Whitlock G, Lewington S, Sherliker P et al (2009) Body-mass index and cause-specific mortality in 900,000 adults: collaborative analyses of 57 prospective studies. Lancet 373:1083–1096PubMedCrossRefGoogle Scholar
  27. 27.
    McTiernan A, Rajan KB, Tworoger SS et al (2003) Adiposity and sex hormones in postmenopausal breast cancer survivors. J Clin Oncol 21:1961–1966PubMedCrossRefGoogle Scholar
  28. 28.
    Lonning PE, Helle H, Duong NK, Ekse D, Aas T, Geisler J (2009) Tissue estradiol is selectively elevated in receptor positive breast cancers while tumour estrone is reduced independent of receptor status. J Steroid Biochem Mol Biol 117:31–41PubMedCrossRefGoogle Scholar
  29. 29.
    Brakenhielm E, Veitonmaki N, Cao R et al (2004) Adiponectin-induced antiangiogenesis and antitumor activity involve caspase-mediated endothelial cell apoptosis. Proc Natl Acad Sci USA 101:2476–2481PubMedCrossRefGoogle Scholar
  30. 30.
    Rene Gonzalez R, Watters A, Xu Y et al (2009) Leptin-signaling inhibition results in efficient anti-tumor activity in estrogen receptor positive or negative breast cancer. Breast Cancer Res 11:R36PubMedCrossRefGoogle Scholar
  31. 31.
    Lann D, LeRoith D (2008) The role of endocrine insulin-like growth factor-I and insulin in breast cancer. J Mammary Gland Biol Neoplasia 13:371–379PubMedCrossRefGoogle Scholar
  32. 32.
    Duggan C, Irwin ML, Xiao L et al (2011) Associations of insulin resistance and adiponectin with mortality in women with breast cancer. J Clin Oncol 29:32–39PubMedCrossRefGoogle Scholar
  33. 33.
    Sparreboom A, Wolff AC, Mathijssen RH et al (2007) Evaluation of alternate size descriptors for dose calculation of anticancer drugs in the obese. J Clin Oncol 25:4707–4713PubMedCrossRefGoogle Scholar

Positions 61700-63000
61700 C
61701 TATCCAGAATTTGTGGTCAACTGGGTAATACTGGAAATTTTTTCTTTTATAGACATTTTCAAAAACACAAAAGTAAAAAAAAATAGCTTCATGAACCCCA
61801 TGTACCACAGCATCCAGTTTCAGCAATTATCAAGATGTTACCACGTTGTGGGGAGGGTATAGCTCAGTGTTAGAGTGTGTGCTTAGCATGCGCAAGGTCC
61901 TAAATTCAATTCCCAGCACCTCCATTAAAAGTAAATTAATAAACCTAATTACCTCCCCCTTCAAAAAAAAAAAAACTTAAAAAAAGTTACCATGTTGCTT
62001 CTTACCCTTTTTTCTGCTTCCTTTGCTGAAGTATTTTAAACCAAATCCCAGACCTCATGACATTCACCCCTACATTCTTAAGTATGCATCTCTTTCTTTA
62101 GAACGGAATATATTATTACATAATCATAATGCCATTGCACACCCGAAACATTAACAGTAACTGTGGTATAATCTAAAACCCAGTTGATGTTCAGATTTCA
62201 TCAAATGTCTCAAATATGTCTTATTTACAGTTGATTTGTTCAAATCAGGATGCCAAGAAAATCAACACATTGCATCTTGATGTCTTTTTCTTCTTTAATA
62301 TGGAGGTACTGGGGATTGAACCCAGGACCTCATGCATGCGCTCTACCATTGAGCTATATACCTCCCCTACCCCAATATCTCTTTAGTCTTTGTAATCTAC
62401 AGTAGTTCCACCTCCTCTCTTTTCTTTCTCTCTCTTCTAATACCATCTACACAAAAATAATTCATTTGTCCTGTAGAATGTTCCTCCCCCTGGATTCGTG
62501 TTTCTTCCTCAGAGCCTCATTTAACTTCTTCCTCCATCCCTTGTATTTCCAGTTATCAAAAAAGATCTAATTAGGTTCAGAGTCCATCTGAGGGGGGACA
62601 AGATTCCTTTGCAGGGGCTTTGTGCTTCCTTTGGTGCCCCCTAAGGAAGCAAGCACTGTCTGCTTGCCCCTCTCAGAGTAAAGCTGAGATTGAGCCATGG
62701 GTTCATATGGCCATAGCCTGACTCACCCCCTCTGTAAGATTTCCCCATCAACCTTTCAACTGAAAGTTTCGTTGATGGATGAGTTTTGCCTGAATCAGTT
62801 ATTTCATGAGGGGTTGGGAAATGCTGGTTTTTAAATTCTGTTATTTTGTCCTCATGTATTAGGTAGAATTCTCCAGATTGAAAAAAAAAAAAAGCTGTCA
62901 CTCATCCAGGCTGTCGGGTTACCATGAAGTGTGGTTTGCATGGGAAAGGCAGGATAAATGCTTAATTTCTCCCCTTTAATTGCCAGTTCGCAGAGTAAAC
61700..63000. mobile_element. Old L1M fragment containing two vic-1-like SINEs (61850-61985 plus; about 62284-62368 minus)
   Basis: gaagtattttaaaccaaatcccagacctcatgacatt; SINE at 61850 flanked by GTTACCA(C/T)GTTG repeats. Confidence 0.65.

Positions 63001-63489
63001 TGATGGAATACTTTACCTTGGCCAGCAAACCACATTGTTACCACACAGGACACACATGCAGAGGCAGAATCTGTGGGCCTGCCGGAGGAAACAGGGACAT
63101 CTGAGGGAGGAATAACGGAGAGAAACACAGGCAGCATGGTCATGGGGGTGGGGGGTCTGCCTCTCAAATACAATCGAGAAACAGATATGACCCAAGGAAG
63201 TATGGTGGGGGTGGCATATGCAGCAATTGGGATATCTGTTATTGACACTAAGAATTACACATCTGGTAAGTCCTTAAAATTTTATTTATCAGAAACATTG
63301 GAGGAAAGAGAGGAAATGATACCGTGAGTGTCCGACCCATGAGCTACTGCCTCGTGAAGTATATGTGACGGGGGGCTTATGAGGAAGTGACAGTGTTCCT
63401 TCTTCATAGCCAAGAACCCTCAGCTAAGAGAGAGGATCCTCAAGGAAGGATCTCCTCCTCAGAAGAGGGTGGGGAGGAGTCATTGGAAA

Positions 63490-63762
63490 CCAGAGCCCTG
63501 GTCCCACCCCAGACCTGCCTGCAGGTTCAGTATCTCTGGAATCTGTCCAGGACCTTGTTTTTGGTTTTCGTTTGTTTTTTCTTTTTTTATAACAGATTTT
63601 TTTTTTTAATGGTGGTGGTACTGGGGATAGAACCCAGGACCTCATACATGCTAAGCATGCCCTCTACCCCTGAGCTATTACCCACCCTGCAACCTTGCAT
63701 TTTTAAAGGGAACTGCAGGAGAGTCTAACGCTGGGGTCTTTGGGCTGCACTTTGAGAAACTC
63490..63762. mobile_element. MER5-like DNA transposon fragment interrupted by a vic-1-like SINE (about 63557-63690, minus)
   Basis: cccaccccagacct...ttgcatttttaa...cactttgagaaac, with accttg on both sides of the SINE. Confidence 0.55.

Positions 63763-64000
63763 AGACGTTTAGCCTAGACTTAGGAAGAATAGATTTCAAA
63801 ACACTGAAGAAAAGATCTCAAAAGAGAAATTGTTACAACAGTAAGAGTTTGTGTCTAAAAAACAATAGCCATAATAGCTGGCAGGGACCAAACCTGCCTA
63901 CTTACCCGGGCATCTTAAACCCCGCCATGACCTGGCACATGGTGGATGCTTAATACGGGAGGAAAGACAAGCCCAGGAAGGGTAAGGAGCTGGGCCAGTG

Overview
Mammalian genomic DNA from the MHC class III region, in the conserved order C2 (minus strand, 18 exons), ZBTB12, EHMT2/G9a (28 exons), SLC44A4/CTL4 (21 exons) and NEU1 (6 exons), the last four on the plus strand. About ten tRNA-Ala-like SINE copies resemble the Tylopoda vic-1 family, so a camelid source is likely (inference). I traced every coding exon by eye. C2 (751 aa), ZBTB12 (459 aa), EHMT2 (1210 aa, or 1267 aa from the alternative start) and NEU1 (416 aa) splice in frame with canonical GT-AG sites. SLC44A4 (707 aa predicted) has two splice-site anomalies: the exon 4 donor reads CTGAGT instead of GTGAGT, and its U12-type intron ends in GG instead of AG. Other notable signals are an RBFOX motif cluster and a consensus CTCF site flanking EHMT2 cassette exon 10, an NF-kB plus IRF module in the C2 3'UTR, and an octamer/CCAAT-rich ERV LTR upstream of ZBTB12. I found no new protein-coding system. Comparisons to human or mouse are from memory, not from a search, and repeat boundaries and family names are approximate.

34. 34.
    Srokowski TP, Fang S, Hortobagyi GN, Giordano SH (2009) Impact of diabetes mellitus on complications and outcomes of adjuvant chemotherapy in older patients with breast cancer. J Clin Oncol 27:2170–2176PubMedCrossRefGoogle Scholar
  35. 35.
    van de Poll-Franse LV, Houterman S, Janssen-Heijnen ML, Dercksen MW, Coebergh JW, Haak HR (2007) Less aggressive treatment and worse overall survival in cancer patients with diabetes: a large population based analysis. Int J Cancer 120:1986–1992PubMedCrossRefGoogle Scholar
  36. 36.
    Stommel M, Schoenborn CA (2009) Accuracy and usefulness of BMI measures based on self-reported weight and height: findings from the NHANES & NHIS 2001–2006. BMC Public Health 9:421PubMedCrossRefGoogle Scholar
  37. 37.
    Cowper DC, Kubal JD, Maynard C, Hynes DM (2002) A primer and comparative review of major US mortality databases. Ann Epidemiol 12:462–468PubMedCrossRefGoogle Scholar
  38. 38.
    Goodwin PJ, Ennis M, Pritchard KI et al (1999) Adjuvant treatment and onset of menopause predict weight gain after breast cancer diagnosis. J Clin Oncol 17:120–129PubMedGoogle Scholar
  39. 39.
    Kroenke CH, Chen WY, Rosner B, Holmes MD (2005) Weight, weight gain, and survival after breast cancer diagnosis. J Clin Oncol 23:1370–1378PubMedCrossRefGoogle Scholar
  40. 40.
    Nichols HB, Trentham-Dietz A, Egan KM et al (2009) Body mass index before and after breast cancer diagnosis: associations with all-cause, breast cancer, and cardiovascular disease mortality. Cancer Epidemiol Biomarkers Prev 18:1403–1409PubMedCrossRefGoogle Scholar

Copyright information

© Springer Science+Business Media, LLC. 2011

Authors and Affiliations

  • Shannon M. Conroy
    • 1
    Email author
  • Gertraud Maskarinec
    • 1
  • Lynne R. Wilkens
    • 1
  • Kami K. White
    • 1
  • Brian E. Henderson
    • 2
  • Laurence N. Kolonel
    • 1
  1. 1.Epidemiology ProgramUniversity of Hawaii Cancer CenterHonoluluUSA
  2. 2.Department of Preventive Medicine, Keck School of MedicineUniversity of Southern CaliforniaLos AngelesUSA

Personalised recommendations